Open, transparent and competitive markets are allegedly the bedrock of the American free market system. The idea that any individual can go to market and sell their goods and not face discrimination, be forced to sign unfair contracts or experience deceptive practices is enshrined in more than 235 years of legal precedent.
The greatest tragedy of the above statement is that we celebrate the myth of the free market everyday and organize our daily lives around it even as continual and mounting evidence points to the contrary.
If you want proof, you have look no further than the food that appears on your plate each day. If you start your day with a slice of bacon, an egg or a glass of milk, more likely than not the first bite of your day is taken at the expense of a farmer. Let's avoid the animal's sacrifice for now, but return to the slaughter that's been happening to family farmers in America's supposedly free marketplace.
For the past three decades livestock and meat packing companies have engaged in merger after merger, until the sector is so highly consolidated that it no longer operates as a competitive market. Instead, large industrial packers have used excessive consolidation to unjustly discriminate against small and medium sized livestock producers with unfair contracts and deceptive practices when farmers sell their livestock at market.
Today only 4 companies control nearly 84 percent of beef packing while another 4 control more than 66 percent of hogs. Such concentration has diminished farmer profit and increasingly placed farmers at the mercy of meat cartel contracts, which have proven to be abusive if not corrupt.
This rampant consolidation and the resulting anti-competitive practices have needlessly driven nearly a million farmers off the land over the past 30 years. Since 1980, the U.S. has lost more 600,000 hog farmers and more the 160,000 independent cattle producers in the past 15 years alone. During this time hog farmers have seen their take home pay cut in half as cattle producers have seen it drop nearly 40 percent.
While bacon and burgers are still arriving on America's plates everyday, the loss of farmers and farmer profits and the placing of production into the hand of fewer producers and packers has gutted rural America of one of its best avenues for job creation while simultaneously stalling its chance for long-term economic viability.
Since Walter Goldschmidt published his landmark book As You Sow in 1947, it has been a widely known that family owned farming operations return more money to local economies than their vertically integrated counterparts. The going rate of return for investment in Iowa for every dollar earned by a family farmer is that it is circulated in the community seven times, for a vertically integrated corporate farm it's less than two. In the 1978 edition, Goldschmidt estimated that for every six farmers that go out of business at least one local business closes as well. A quick calculation shows that over the past 30 years, the loss of 1 million farmers has cost rural America -- the backbone of our nation -- more than 166,000 independently owned businesses.
For anyone concerned about jobs or the economy this type of continued loss represents catastrophe.
Fortunately for farmers and those of us who eat, the USDA has written a new set of fair market livestock rules that could potentially level the playing field for farmers once and for all.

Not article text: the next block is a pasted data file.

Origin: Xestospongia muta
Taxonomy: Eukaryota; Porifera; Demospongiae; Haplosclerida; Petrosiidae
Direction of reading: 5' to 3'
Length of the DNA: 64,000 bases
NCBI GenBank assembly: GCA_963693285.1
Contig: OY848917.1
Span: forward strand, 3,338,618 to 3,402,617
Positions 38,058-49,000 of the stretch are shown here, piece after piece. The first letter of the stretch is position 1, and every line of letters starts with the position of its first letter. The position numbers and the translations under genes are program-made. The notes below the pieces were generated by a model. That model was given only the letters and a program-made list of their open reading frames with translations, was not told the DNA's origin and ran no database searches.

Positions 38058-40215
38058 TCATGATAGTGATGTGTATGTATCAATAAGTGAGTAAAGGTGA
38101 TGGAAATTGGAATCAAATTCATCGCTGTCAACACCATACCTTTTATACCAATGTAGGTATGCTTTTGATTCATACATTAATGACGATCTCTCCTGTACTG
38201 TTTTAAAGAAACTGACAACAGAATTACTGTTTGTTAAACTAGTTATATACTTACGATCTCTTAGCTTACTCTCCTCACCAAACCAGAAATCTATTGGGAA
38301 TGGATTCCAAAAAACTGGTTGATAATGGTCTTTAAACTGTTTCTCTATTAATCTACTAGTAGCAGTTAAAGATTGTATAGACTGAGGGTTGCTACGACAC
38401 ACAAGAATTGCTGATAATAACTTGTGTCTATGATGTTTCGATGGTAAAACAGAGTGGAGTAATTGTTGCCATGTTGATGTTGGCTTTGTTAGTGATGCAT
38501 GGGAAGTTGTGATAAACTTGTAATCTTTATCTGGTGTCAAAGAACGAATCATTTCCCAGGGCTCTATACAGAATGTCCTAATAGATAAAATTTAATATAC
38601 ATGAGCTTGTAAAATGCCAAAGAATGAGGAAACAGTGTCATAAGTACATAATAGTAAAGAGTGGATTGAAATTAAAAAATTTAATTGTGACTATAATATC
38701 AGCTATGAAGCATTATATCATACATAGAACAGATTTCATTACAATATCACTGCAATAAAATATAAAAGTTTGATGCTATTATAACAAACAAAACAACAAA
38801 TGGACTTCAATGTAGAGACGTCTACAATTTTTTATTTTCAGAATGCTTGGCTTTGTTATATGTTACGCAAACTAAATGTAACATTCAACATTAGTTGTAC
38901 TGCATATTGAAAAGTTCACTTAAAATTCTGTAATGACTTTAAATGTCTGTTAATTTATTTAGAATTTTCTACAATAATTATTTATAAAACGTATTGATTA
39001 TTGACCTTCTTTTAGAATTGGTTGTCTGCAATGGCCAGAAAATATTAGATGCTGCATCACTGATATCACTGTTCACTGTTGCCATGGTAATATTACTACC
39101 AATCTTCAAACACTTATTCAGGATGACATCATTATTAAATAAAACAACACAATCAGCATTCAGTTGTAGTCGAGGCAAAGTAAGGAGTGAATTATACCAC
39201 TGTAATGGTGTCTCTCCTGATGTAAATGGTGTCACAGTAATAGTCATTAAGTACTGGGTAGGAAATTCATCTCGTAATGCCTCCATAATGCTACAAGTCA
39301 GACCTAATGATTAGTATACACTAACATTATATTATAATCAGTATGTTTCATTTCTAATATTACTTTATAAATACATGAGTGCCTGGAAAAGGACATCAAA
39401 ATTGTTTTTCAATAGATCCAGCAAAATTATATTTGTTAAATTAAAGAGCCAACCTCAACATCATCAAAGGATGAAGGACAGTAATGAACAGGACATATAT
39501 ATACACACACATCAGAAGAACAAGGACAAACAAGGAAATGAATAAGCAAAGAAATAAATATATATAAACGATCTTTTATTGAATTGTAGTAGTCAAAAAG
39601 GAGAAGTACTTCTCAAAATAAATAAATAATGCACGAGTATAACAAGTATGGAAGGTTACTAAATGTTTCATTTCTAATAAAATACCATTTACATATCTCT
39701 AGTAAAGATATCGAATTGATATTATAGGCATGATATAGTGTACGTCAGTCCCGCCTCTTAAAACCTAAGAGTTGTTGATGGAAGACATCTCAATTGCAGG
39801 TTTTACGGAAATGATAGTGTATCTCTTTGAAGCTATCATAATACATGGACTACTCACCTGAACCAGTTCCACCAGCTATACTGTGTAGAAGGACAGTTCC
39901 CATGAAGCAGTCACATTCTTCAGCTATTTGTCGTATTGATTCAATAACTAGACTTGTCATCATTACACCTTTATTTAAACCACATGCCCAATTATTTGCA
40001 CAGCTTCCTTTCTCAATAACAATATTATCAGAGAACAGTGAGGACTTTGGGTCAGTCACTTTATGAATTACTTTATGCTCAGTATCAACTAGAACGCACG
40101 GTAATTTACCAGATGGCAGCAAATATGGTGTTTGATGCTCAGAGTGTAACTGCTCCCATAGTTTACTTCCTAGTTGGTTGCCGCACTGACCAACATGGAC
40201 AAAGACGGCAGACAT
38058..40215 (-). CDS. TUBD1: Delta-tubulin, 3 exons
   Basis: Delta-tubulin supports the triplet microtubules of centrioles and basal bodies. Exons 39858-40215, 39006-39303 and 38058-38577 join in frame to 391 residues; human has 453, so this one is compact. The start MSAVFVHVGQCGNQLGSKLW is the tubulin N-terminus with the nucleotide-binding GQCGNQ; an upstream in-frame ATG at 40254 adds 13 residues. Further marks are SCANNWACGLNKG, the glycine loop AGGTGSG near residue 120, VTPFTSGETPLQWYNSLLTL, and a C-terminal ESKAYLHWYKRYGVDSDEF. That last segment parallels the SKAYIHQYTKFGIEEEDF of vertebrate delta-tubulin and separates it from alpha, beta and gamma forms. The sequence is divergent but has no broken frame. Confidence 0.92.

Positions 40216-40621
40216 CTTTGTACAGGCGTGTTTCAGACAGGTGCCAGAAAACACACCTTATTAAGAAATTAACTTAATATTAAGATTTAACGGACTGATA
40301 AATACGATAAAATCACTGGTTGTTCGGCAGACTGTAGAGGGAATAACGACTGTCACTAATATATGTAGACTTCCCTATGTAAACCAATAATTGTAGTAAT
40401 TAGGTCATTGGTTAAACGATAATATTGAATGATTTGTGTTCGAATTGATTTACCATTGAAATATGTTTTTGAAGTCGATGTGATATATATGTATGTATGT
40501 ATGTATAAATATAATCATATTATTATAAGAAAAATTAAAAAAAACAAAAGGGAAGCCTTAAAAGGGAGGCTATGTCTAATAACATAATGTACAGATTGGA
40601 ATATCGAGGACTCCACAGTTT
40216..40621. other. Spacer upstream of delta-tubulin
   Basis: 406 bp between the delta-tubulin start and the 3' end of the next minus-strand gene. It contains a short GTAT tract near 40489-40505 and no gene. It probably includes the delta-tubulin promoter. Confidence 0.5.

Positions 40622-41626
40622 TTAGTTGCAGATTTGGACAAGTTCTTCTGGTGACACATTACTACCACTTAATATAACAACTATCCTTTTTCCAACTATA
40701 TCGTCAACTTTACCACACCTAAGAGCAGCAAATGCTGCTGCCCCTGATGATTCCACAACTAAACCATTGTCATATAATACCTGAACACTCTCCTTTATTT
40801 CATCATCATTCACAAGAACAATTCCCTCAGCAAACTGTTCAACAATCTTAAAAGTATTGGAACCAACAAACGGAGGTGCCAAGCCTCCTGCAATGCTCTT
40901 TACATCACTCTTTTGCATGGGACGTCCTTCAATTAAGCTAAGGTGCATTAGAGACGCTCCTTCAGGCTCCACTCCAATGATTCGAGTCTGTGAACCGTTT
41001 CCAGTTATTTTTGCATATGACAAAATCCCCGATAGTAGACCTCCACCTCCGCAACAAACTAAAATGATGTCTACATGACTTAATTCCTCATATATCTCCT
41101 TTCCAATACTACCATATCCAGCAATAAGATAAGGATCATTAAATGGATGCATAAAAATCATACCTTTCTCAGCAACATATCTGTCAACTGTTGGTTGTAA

Known as the GIPSA rules, for the USDA agency, the Grain Inspection Packers and Stockyard Administration, that oversees their enforcement, the new rules would create a fair marketplace for farmers to sell their livestock without fear of retaliation from packers and integrators, require packers to maintain written records over price deviations and prevent undue preferences.
Today the Senate Appropriations Committee has a chance to make sure that the new rules, which were written at the request of Congress during the 2008 Farm Bill, finally give farmers a fair market.
The only thing standing between the giant packers and the end of livestock production by independent family farmers is the new GIPSA rules which have been widely reviled by the meat industry -- a sure sign of how good they actually are.
After 90 years since the adoption of the Packers and Stockyard Act of 1921, today the Senate can finally ensure that farmers are guaranteed fair contracts under the law and cannot be subject to discrimination or retaliation in the marketplace.
Advocating such principles as fair contracts and individual ownership of land and livestock used to be the foundation of the American Dream and our democracy. If our Founding Fathers were alive today, they would be fighting the Big Meat cartels just as they fought the unjust monopolies of the Stamp Act and the British Crown.
The new GIPSA rules are about creating jobs for future farmers and ranchers, ensuring the survival of independent family farms and securing the economic lifeline of rural America for the next generation. Miraculously, the new rules are not partisan, but they are fair and they will return the opportunity for a new generation of farmers to raise livestock and grow food like our Founding Fathers and Adam Smith imagined, in a functional marketplace that provides equal access to markets for all.
Today a few Senators will decide whether such a notion is central to the American ideal or just a quaint notion after all. If they chose wisely, Americans will enjoy the fruits of independent farm operations for generations to come. If not, they sign the death warrant for family farmers and rural America. These are the stakes, as they always have been, ever since the first colonists took up arms against concentrated wealth and power. In the struggle for freedom and independence, the battle never changes, even if the face of the enemy does.